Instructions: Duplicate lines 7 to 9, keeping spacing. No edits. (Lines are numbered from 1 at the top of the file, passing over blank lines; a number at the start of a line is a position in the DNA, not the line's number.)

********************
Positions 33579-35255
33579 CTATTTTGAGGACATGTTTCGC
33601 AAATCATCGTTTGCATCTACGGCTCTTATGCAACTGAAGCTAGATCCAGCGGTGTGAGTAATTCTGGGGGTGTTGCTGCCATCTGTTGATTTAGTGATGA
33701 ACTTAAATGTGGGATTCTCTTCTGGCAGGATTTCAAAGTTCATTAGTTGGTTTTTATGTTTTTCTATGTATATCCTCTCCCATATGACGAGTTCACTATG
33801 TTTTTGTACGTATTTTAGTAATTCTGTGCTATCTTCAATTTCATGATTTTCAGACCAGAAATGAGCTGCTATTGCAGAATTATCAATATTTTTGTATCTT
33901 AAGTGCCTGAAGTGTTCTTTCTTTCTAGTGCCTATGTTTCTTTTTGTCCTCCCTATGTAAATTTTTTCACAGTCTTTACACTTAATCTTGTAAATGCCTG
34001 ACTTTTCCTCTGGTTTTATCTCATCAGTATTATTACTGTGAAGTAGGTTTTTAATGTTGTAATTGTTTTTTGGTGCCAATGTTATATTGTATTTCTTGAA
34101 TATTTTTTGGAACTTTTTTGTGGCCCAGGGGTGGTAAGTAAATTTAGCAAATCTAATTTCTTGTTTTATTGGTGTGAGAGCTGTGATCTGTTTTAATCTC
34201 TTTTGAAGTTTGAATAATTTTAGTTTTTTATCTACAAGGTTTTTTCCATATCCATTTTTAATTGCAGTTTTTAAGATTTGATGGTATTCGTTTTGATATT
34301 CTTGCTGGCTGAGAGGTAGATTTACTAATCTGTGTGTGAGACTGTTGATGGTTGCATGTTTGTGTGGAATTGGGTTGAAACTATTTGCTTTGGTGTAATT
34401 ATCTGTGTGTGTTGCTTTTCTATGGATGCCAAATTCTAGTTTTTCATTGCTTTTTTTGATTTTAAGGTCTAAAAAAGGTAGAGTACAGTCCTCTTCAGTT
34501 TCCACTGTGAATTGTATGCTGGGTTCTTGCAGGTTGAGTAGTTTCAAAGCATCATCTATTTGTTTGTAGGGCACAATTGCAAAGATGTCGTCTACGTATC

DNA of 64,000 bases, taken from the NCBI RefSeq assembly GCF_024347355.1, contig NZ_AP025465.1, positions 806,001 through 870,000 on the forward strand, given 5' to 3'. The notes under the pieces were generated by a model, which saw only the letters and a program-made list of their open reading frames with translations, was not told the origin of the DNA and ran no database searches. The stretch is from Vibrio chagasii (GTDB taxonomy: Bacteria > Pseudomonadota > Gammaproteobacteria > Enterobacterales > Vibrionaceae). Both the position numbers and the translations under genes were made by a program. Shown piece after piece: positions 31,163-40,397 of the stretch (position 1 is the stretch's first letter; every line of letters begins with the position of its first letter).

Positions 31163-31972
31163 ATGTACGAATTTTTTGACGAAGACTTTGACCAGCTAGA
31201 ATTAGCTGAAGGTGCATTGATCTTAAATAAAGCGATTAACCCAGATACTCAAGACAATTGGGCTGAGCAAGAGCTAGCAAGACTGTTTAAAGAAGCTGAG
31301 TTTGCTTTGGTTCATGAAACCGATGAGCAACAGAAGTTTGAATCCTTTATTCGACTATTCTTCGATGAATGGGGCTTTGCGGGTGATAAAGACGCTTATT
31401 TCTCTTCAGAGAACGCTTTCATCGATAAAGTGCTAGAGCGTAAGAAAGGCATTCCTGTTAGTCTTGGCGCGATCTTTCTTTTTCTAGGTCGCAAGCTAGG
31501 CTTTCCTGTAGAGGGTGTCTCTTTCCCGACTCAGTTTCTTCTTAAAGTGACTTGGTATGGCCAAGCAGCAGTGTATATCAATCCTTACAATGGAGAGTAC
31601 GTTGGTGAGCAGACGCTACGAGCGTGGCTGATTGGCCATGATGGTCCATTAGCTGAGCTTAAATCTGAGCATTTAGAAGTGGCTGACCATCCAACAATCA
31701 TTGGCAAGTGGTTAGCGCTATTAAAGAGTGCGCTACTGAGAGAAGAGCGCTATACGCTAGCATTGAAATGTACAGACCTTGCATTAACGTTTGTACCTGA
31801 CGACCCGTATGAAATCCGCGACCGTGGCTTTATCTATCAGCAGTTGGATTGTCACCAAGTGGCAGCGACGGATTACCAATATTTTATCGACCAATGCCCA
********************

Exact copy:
34001 ACTTTTCCTCTGGTTTTATCTCATCAGTATTATTACTGTGAAGTAGGTTTTTAATGTTGTAATTGTTTTTTGGTGCCAATGTTATATTGTATTTCTTGAA
34101 TATTTTTTGGAACTTTTTTGTGGCCCAGGGGTGGTAAGTAAATTTAGCAAATCTAATTTCTTGTTTTATTGGTGTGAGAGCTGTGATCTGTTTTAATCTC
34201 TTTTGAAGTTTGAATAATTTTAGTTTTTTATCTACAAGGTTTTTTCCATATCCATTTTTAATTGCAGTTTTTAAGATTTGATGGTATTCGTTTTGATATT